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Central Pontine Myelinolysis

Last updated Nov. 15, 2019

Approved by: Krish Tangella MD, MBA, FCAP

Central Pontine Myelinolysis (CPM) is a life-threatening neurological disorder, in which a part of the brain called the pons, is damaged.

What are the other Names for this Condition? (Also known as/Synonyms)

  • CPM (Central Pontine Myelinolysis)
  • Extrapontine Myelinolysis
  • Osmotic Demyelination Syndrome

What is Central Pontine Myelinolysis? (Definition/Background Information)

  • Central Pontine Myelinolysis (CPM) is a life-threatening neurological disorder, in which a part of the brain called the pons, is damaged
  • The damage occurs when an individual, who has low sodium levels in blood is given sodium replacement treatment, at a fast rate
  • It is recommended that individuals, who have low levels of sodium in blood, be given sodium replacement at a slow rate, so that the body tissues can gradually adapt itself to the treatment. A rapid treatment with sodium causes fluid imbalances within the cells, resulting in severe damage
  • The brain tissue is very sensitive to changes in fluid levels within the brain cells. Hence, brains cells in the pons, are particularly vulnerable to the rapid correction of sodium levels. Rarely, CPM may be caused, when increased sodium levels (termed hypernatremia) are corrected too rapidly
  • Central Pontine Myelinolysis causes signs and symptoms, such as difficulty speaking, swallowing, and paralysis of various parts of the body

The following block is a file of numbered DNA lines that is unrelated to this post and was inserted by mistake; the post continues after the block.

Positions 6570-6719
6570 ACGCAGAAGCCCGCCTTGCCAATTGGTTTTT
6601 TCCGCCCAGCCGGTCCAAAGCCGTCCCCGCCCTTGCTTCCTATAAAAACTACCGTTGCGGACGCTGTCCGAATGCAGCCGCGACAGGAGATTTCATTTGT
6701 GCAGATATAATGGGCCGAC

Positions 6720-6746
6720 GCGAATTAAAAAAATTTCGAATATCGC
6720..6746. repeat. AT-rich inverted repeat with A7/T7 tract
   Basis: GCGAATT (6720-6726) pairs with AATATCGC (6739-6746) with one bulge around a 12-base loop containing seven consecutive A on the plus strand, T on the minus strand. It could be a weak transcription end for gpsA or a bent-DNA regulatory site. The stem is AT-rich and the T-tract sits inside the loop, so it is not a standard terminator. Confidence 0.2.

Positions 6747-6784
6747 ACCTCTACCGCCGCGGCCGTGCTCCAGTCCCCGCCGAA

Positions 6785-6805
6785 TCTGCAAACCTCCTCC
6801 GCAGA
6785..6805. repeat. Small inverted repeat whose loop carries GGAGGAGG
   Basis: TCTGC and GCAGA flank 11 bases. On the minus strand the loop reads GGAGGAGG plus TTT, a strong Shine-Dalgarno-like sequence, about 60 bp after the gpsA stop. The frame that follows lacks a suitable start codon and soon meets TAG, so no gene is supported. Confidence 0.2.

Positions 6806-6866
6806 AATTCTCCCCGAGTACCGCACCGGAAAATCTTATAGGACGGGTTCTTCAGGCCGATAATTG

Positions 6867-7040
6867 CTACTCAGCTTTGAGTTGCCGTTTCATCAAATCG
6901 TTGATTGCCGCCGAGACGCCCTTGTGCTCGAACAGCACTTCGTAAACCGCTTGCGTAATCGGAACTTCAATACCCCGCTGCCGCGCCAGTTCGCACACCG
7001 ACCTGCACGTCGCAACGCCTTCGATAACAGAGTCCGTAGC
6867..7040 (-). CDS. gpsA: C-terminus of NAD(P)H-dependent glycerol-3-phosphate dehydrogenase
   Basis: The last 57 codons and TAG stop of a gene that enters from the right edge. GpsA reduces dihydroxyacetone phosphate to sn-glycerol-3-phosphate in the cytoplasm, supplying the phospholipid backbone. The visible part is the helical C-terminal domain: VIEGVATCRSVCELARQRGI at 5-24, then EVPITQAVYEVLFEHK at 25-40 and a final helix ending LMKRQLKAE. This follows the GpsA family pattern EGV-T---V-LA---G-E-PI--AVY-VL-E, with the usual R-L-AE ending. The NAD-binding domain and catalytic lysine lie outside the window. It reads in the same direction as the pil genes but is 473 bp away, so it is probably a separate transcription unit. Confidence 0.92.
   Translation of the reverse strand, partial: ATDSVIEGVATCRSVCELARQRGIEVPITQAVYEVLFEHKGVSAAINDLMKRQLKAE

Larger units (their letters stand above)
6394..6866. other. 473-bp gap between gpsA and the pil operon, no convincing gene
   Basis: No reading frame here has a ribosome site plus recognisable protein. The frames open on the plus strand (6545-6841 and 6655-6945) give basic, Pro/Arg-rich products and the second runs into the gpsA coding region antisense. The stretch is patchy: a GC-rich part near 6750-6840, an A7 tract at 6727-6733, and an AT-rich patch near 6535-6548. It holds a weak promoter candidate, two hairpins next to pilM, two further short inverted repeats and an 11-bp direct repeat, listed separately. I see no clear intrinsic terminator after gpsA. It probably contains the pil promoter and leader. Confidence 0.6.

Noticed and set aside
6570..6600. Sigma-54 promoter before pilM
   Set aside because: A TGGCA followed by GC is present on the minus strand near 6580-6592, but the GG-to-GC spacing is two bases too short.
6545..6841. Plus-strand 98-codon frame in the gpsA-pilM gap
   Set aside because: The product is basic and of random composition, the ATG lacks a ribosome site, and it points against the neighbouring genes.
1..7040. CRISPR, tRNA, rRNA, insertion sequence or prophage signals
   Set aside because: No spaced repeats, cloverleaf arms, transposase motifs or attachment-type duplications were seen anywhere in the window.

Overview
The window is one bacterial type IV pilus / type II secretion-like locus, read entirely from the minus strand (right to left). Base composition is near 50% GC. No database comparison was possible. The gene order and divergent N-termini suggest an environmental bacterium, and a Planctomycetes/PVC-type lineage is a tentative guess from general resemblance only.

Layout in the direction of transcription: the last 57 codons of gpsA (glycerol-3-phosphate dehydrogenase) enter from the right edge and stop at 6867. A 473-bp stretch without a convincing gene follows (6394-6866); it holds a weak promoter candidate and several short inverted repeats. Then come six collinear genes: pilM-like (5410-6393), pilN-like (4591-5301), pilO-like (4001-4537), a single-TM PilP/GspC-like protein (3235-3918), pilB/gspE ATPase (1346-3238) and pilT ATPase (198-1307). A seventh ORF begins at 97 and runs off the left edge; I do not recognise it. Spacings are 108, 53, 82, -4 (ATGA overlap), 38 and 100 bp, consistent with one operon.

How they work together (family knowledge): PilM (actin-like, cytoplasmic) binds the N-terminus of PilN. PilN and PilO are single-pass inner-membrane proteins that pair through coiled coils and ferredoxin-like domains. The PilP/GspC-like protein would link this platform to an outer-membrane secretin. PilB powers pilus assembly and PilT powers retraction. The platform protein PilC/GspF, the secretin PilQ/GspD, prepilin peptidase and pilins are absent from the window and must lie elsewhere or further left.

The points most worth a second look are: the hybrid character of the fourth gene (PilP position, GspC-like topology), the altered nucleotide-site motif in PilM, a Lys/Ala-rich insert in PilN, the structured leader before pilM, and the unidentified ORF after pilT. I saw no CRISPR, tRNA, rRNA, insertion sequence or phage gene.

• There is no standard treatment or cure for Central Pontine Myelinolysis. The prognosis for CPM is poor, even with treatment. Individuals, who survive the condition, can have residual neurological signs and symptoms

Who gets Central Pontine Myelinolysis? (Age and Sex Distribution)

  • Central Pontine Myelinolysis is a life-threatening emergency that occurs worldwide; individuals of all ages may be affected
  • Both male and female may be affected by CPM
  • All racial and ethnic groups are prone to this disorder

What are the Risk Factors for Central Pontine Myelinolysis? (Predisposing Factors)

The risk factors of Central Pontine Myelinolysis include:

  • It can been seen in individuals having symptoms, due to chronic alcohol withdrawal
  • Individuals, who have undergone stem cell transplantation and liver transplant
  • Liver failure causing malnutrition and fluid imbalance
  • Severe hyperemesis gravidarum, causing excessive vomiting leading to electrolyte imbalances
  • Severe burns causing fluid loss and subsequently electrolyte imbalances
  • Malnutrition resulting in vitamin deficiencies
  • Electrolyte disorders caused excessive vomiting or diarrhea
  • AIDS, with immune-compromised immune system
  • Peritoneal dialysis that may cause hyponatremia

It is important to note that having a risk factor does not mean that one will get the condition. A risk factor increases ones chances of getting a condition compared to an individual without the risk factors. Some risk factors are more important than others.

Also, not having a risk factor does not mean that an individual will not get the condition. It is always important to discuss the effect of risk factors with your healthcare provider.

What are the Causes of Central Pontine Myelinolysis? (Etiology)

  • Central Pontine Myelinolysis is a complication of the treatment of low sodium levels in the body. Low sodium levels in blood is referred to as hyponatremia
  • Rapid treatment with sodium causes imbalance in fluids within the cells, leading to severe damage of the cells. During such a rapid administration of sodium, the brain tissue may be affected
  • The brain tissue is very sensitive to fluid change levels within the brain cells. In particular, the brains cells in the pons region are especially vulnerable to such rapid sodium level corrections